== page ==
In this book, a killer is making it personal by sending body parts addressed to Robin.  Robin continues to play more of a major role in the investigation and Cormoran even refers to her as a “partner.” I loved that we continue to find more about Robin because she is such an interesting character.  We find out about why she quit school just shy of graduation.  There’s also more insight about her relationship with her fiance, although, I still find it difficult to accept that she’s with such a pompous lout.  The more that’s revealed about Matthew, the more of a jerk he appears to be and I’m left wondering why on Earth she would want to marry him.

Besides Cormoran and Robin, the other characters in the book aren’t very well developed.  There’s a friend of Cormoran’s who only helps out when they can pay him and the usual incompetent police figures.

There’s more development of the sexual tension/attraction between Cormoran and Robin, but it’s still sort of innocent, with neither admitting or allowing themselves to really think about a relationship together (other than their existing professional one).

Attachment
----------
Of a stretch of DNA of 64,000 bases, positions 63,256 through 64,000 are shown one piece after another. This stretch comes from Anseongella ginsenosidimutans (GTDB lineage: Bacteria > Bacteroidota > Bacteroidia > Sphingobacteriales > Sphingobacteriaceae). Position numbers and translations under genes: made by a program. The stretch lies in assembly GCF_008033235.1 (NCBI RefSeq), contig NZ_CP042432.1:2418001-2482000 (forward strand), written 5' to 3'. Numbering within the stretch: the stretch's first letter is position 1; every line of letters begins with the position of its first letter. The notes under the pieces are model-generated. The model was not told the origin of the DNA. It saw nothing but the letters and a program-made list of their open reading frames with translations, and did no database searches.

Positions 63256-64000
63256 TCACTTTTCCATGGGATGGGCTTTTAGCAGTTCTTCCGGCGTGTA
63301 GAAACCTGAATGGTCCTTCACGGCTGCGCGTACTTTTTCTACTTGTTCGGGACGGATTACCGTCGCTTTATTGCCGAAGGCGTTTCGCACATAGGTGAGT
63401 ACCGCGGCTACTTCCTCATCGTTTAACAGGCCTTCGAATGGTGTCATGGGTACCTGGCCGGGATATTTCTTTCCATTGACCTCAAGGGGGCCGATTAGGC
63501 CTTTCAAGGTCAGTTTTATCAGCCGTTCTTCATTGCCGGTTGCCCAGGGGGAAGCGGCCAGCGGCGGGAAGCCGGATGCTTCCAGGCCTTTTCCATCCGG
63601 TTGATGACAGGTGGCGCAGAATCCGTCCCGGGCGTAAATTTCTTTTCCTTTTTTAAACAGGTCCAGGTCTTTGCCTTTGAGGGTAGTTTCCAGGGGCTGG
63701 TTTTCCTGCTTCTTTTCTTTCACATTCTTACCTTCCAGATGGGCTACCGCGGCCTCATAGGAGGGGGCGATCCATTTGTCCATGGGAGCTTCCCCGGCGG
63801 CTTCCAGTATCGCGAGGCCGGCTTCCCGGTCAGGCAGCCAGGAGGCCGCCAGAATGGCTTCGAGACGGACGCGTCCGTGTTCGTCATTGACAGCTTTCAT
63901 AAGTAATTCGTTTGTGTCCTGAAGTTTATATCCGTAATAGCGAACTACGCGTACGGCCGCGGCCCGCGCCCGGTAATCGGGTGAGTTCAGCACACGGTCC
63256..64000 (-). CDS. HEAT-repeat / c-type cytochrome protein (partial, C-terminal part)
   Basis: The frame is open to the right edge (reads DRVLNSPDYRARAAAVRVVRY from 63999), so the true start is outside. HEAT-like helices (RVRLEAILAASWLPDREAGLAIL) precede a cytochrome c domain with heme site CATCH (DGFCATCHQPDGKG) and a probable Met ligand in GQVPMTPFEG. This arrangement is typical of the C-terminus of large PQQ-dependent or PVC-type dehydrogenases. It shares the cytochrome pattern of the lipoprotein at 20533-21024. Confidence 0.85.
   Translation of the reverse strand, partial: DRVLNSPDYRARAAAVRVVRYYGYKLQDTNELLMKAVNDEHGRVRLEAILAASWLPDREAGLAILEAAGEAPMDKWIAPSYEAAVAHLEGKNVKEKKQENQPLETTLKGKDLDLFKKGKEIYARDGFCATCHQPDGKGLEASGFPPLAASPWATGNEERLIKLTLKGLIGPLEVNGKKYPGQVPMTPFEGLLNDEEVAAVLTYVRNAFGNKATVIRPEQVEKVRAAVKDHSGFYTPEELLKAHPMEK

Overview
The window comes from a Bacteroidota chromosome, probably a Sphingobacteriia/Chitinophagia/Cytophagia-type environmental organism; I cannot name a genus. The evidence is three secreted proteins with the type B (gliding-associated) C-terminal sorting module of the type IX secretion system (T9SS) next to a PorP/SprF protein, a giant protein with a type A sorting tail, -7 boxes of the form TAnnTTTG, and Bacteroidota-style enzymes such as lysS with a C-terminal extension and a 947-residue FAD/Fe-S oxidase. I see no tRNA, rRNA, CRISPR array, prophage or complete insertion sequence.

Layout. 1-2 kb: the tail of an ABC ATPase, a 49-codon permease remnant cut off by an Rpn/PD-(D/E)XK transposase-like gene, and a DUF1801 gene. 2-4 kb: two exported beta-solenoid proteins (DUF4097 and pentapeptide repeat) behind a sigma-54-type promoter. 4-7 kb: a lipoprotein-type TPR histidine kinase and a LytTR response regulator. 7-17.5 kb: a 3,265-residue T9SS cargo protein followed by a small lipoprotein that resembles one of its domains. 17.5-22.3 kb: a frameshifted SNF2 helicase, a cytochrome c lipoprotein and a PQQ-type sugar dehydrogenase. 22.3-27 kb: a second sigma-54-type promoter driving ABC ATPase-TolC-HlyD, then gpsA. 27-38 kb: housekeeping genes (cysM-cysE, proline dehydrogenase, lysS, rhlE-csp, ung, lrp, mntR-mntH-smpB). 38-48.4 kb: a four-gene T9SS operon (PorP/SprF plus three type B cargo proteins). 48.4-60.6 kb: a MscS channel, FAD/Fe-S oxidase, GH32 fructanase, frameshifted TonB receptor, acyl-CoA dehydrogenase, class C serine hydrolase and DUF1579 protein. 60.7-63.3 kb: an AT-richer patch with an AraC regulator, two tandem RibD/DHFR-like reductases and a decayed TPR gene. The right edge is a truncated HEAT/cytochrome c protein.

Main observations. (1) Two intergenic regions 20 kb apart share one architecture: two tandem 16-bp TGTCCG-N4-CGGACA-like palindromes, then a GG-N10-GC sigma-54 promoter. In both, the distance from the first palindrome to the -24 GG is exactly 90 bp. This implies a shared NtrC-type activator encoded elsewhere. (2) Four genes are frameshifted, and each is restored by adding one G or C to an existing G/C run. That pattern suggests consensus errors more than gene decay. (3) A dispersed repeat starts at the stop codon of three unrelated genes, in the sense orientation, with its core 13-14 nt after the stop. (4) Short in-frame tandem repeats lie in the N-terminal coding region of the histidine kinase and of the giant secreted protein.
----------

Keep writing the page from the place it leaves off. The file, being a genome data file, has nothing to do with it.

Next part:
The book ended on a frustrating note for me.  I was thinking, “Noooooooo!” at the very end.

Overall, I enjoyed the book, but I found that the weepy/mopey bits tended to drag.  Still a fan of the Cormoran Strike series!

Book Review The Cuckoo’s Calling and The Silkworm by Robert Galbraith

I read The Cuckoo’s Calling by Robert Galbraith and The Silkworm (same author) a few months ago, but haven’t had a chance to write the review until now.  In case you haven’t heard it yet, Robert Galbraith is actually a pseudonym for J. K. Rowling.  It was kept top secret, but one of the lawyers at the firm used by J. K. Rowling told his wife who then told a friend of hers and pretty soon it was leaked that J. K. Rowling was Robert Galbraith.  She has since publicly acknowledged this.  The book was already doing pretty well on its own, but once the real author got leaked, it skyrocketed on the ratings charts.

I was a little hesitant to read it because I really didn’t like The Casual Vacancy.  I needn’t have worried.  This mystery/detective novel was good.  I liked the characters (the main character is Cormoran Strike).  I liked that Cormoran wasn’t perfect – it took him time to realize things sometimes, like how his off again-on again relationship wasn’t good for him.  His flaws made him a more realistic and like-able character.  The characters in this book had different personalities – the good guys weren’t all super smart and perfect.  I especially liked his secretary, Robin, who plays a bigger role in The Silkworm.